Community Credit Union v AmeriTitle & Abstract, Inc. & First American Title Ins. Co. (WI)

Summary:  Expiration of a temporary access easement was a post-policy event for determination of title insurance policy coverage.

Community Credit Union v AmeriTitle & Abstract, Inc. & First American Title Ins. Co., 2011 AP 2294 (Wis. Ct. App. 2012).

Facts:  A landowner received a temporary access easement on December 15, 2004, and the following day transferred the real estate to Jamie Flannery by quitclaim deed. The easement agreement granted access for a period of five years, terminating on December 5, 2009. The quitclaim deed did not explicitly mention the easement but it did contain boilerplate language that the transfer included all appurtenant rights, title, and interests.

In early 2008, Community Credit Union (CCU) agreed to refinance Flannery’s mortgage loan. On May 9, 2008, CCU obtained a title commitment from AmeriTitle & Abstract, Inc. with the legal description of the insured property identifying the easement and its termination date. The mortgage was drafted and First American Title Insurance Company issued the title policy, both using the legal description with the easement and termination date.

Later, CCU foreclosed and took title to the property. After December 5, 2009, the surrounding landowners informed CCU that it did not have access to the premises.

CCU filed suit against AmeriTitle and First American on a negligence theory asserting that they were negligent in providing a commitment showing an access easement to the premises when one did not exist in the name of the owner, Jamie Flannery. The circuit court entered summary judgment, concluding that the easement had passed by operation of law to Flannery, so AmeriTitle was not negligent for including it in the title commitment. With respect to First American, the circuit court said the policy insured access as of the date of the policy, May 20, 2008. Because the lack of access was a condition created subsequent to that date, and known to CCU, First American was not obligated to give coverage. CCU appealed.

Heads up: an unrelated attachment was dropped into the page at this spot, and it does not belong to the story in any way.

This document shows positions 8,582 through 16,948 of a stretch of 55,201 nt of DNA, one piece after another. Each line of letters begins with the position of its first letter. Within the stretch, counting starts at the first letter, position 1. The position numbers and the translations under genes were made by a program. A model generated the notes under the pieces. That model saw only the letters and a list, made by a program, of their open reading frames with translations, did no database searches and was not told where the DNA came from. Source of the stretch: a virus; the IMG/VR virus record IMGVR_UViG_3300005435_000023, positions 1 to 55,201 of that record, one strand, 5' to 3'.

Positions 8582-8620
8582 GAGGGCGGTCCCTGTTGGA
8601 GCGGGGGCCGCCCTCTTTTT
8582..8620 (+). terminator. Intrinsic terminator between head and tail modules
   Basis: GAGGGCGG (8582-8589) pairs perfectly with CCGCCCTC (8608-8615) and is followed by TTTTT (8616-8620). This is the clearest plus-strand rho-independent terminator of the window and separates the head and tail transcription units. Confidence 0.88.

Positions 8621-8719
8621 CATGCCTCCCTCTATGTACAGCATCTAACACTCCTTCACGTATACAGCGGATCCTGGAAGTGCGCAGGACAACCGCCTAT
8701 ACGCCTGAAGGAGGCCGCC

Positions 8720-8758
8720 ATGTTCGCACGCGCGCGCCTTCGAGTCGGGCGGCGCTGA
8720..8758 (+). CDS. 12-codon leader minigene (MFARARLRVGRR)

Holding:  The court of appeals affirmed the holding. The court held that Wisconsin Statutes Section 706.10(3) codifies the rule that when an owner conveys the dominant estate, the owner is also presumed to have conveyed any appurtenant interests in the servient estate. The court held that there was nothing in the easement agreement to suggest it did not run with the land, therefore the easement rights were appurtenant and did transfer to Flannery and the commitment was not negligently drafted.

Regarding First American’s obligation to provide coverage, the court said the language of the title policy includes numerous exclusions, this being among them. Exclusion 3(d) states that there is no coverage for defects, liens, encumbrances, adverse claims, or other matters “attaching or created subsequent to the Date of Policy…” CCU did have access at the date of policy, being May 20, 2008, but because the lack of access was created subsequent to the date of the title policy, it was excluded from coverage. Furthermore, the court agreed with the trial court’s determination that CCU was experienced and sophisticated in the matter. Having full knowledge at the time of the policy’s issuance that the easement would expire, CCU was held to the plain language of the policy, which did not say there were multiple points of access or that access was guaranteed for all times; the policy clearly advised that access was limited and due to expire.

Opinion Year: 
By: ATG Underwriting Department | Posted on: Fri, 11/16/2012 - 1:26pm